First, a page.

Famous in Fiction, Television, Movies, and Literature:

‘Marley and Me’ was a best selling novel written by John Grogen about a true-to-life-story and the thirteen years with his family and his dog Marley.

The white Labrador, Brian Griffon, is the talking family dog on the animated television sitcom, Family Guy.

Other famous Labradors:

Widgeon is Prince William’s black Labrador. Buddy and Seamus were President Bill Clinton’s Labrador Retrievers.

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Canine Obesity

As I’m sure you all are aware, obesity is a major problem that our country faces. Over one-third of all US adults are overweight and medical costs associated with obesity (stroke, type 2 diabetes, heart attack, and heart disease) were estimated at $147 billion in 2008.

As our society becomes more sedentary and more prone to eating high-calorie foods, the dogs in our care receive similar treatment. According to a survey conducted by the Association for Pet Obesity Prevention (APOP) 53% of all adult dogs are defined as overweight or obese.

A dog is considered overweight if the dog weights 5% – 19% more than their ideal weight while an obese dog weighs 20% or more than it’s ideal weight. To put this into perspective, a male Black Labrador Retriever’s ideal weight is about 70lbs. If that dog were to gain 14lbs, it would be considered obese.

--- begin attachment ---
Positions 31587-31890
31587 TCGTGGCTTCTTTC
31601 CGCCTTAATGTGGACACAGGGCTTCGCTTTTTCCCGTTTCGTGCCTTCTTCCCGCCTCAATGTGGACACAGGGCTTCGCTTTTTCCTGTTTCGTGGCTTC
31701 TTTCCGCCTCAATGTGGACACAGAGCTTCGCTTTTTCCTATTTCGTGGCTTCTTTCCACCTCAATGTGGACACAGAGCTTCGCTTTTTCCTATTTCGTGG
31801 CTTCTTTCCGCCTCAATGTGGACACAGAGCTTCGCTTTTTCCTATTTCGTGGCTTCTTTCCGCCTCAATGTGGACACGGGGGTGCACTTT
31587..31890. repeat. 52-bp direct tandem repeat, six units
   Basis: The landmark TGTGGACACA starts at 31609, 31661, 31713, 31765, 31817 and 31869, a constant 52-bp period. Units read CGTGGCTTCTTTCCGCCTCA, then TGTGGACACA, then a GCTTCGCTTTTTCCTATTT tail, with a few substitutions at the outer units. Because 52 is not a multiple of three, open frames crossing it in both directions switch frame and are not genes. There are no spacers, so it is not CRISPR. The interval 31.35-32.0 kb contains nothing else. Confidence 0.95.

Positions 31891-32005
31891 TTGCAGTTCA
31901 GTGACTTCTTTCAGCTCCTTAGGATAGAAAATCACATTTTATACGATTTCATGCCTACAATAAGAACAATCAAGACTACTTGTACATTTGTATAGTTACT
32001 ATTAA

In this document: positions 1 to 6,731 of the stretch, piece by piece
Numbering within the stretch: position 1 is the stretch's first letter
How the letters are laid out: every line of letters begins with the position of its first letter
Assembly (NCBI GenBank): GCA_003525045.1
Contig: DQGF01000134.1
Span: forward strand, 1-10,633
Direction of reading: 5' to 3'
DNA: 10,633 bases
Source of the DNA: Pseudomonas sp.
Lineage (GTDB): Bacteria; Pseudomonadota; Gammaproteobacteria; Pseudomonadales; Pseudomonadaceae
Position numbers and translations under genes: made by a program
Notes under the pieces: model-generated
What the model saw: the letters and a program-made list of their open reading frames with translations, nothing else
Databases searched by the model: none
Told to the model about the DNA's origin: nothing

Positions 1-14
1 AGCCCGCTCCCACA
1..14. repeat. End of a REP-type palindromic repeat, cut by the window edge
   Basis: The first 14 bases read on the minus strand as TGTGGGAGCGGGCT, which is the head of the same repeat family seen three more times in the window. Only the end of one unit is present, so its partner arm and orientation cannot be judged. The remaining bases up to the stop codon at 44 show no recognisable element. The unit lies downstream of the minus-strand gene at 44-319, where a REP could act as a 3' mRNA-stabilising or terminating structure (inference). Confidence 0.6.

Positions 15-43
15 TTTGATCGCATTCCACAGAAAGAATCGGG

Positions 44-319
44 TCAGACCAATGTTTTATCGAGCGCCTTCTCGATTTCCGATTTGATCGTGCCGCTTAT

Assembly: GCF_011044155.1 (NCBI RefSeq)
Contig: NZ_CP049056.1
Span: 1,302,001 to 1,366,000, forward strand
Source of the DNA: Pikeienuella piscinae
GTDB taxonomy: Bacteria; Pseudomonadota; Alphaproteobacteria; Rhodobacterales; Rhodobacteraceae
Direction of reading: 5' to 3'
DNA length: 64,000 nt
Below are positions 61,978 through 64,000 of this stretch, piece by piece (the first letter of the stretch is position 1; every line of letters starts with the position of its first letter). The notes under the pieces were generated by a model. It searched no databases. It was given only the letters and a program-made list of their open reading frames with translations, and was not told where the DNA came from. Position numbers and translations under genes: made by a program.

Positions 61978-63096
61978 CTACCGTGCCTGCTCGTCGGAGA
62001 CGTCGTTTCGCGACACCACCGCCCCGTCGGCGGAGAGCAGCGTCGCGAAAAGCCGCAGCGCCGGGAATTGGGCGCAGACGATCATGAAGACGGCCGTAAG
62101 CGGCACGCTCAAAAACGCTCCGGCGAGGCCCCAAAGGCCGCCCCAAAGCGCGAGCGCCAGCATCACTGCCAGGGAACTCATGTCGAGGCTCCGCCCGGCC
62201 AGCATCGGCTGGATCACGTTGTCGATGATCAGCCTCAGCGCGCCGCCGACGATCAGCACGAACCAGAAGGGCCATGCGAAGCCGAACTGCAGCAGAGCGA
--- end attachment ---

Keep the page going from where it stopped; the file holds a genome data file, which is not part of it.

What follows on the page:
Pfizer Animal Health has put together, what they call, a BARC (Body Assessment Rating for Canines). It’s a good resource that helps you take all sorts of variables of risk into consideration. But as they stress on their website, this nine question assessment shouldn’t be used as a replacement for a visit to your dog’s veterinarian.

There are some ways to test at home to see if your dog is overweight. You should be able to feel your dog’s ribs but, not be able to see them when your dog is wet. On the BARC test from Pfizer, they ask:

Stand at your dog’s side and look at the tuck-up — the belly area between the ribcage and hindquarters. Is the body more “square-shaped” in this area?

If your dog looks like a sausage, he’s probably overweight. Instead, dogs should have an hour-glass figure.